A good digital agency not only helps figure out what a brand should do online, but also what a brand SHOULDN'T do online. I was reminded of that during a recent trip.
As my expense reports can attest, traveling always means lots of magazine purchases. Or as I like to call them, "books." So as I loaded up at a store in O'Hare, I saw this note at the bottom of the receipt: "Become a fan of HMS Host on Facebook."
There are a couple strategic flaws to this.
1) I have no idea who HMS Host is. It's not the store's name. In fact, before reading the receipt, I'd never heard of the company.
2) I have no incentive to become a fan of HMS Host. Me and the store, we have a good, symbiotic relationship. I need magazines to read, the store needs people like me to buy them. I'm not sure we need to take this relationship any further.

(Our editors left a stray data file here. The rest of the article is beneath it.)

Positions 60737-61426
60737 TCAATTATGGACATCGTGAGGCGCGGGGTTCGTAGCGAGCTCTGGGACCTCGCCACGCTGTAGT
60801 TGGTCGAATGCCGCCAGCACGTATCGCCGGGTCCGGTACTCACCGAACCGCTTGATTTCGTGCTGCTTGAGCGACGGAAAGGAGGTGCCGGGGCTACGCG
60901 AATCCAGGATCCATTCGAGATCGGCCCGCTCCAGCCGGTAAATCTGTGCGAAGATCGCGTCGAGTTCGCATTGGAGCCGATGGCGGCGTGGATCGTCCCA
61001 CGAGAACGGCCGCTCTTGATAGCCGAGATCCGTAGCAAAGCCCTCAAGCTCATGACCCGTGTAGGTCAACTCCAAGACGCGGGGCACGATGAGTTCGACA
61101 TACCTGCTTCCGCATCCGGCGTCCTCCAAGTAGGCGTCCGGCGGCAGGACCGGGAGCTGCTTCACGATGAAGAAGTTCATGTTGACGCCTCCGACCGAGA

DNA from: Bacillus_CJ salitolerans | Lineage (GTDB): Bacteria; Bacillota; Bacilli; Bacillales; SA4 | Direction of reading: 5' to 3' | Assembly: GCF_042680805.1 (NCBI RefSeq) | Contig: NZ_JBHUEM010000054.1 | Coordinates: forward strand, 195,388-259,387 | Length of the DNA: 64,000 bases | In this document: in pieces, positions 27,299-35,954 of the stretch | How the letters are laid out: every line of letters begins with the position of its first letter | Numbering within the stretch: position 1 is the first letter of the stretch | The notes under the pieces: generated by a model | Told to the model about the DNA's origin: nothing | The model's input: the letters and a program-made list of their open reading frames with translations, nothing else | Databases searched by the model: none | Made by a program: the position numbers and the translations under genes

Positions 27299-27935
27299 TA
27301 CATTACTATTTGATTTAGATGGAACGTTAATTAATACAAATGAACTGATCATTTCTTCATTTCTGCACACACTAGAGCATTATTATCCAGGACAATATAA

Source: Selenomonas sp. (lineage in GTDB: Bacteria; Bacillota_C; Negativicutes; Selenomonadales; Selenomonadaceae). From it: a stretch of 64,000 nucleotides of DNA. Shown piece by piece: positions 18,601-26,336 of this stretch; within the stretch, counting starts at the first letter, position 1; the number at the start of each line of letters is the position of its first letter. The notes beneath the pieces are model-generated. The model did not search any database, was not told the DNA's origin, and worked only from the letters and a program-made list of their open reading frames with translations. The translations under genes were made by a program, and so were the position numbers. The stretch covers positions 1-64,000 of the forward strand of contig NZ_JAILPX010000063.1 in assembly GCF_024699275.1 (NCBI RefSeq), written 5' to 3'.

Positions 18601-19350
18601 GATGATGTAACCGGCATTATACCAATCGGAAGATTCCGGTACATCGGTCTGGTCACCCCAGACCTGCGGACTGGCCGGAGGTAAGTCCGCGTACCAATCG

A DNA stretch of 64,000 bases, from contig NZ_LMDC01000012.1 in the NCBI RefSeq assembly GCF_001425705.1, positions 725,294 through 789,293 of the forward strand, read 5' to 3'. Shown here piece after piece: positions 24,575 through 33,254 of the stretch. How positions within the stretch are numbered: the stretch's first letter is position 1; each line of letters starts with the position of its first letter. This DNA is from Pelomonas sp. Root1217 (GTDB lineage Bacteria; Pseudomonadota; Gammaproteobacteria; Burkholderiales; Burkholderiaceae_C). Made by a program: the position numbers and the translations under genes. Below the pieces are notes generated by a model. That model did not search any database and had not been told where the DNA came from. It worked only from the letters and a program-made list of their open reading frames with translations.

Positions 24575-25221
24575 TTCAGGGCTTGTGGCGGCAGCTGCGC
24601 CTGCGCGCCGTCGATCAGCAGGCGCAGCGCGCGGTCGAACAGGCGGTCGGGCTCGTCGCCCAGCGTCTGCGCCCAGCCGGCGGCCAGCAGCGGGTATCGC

Apparently, I'm not the only one who feels this way. Their account only has 694 likes. As far as social media feeds go, theirs isn't terrible. (Certainly a lot less self-serving than many brand accounts.) However, even if I followed them on Twitter or Facebook, it wouldn't make me go shopping at the airport more frequently, and the store experience isn't anything I'd share with friends. Not to mention, the bottom of a receipt isn't exactly the best place for a brand to introduce itself. So the question remains, what is HMS Host trying to achieve?
As all my fashionista friends say, just because they make the dress in your size doesn't mean you should wear it. Same with marketing: Just because a brand can be on Facebook and Twitter doesn't mean they should.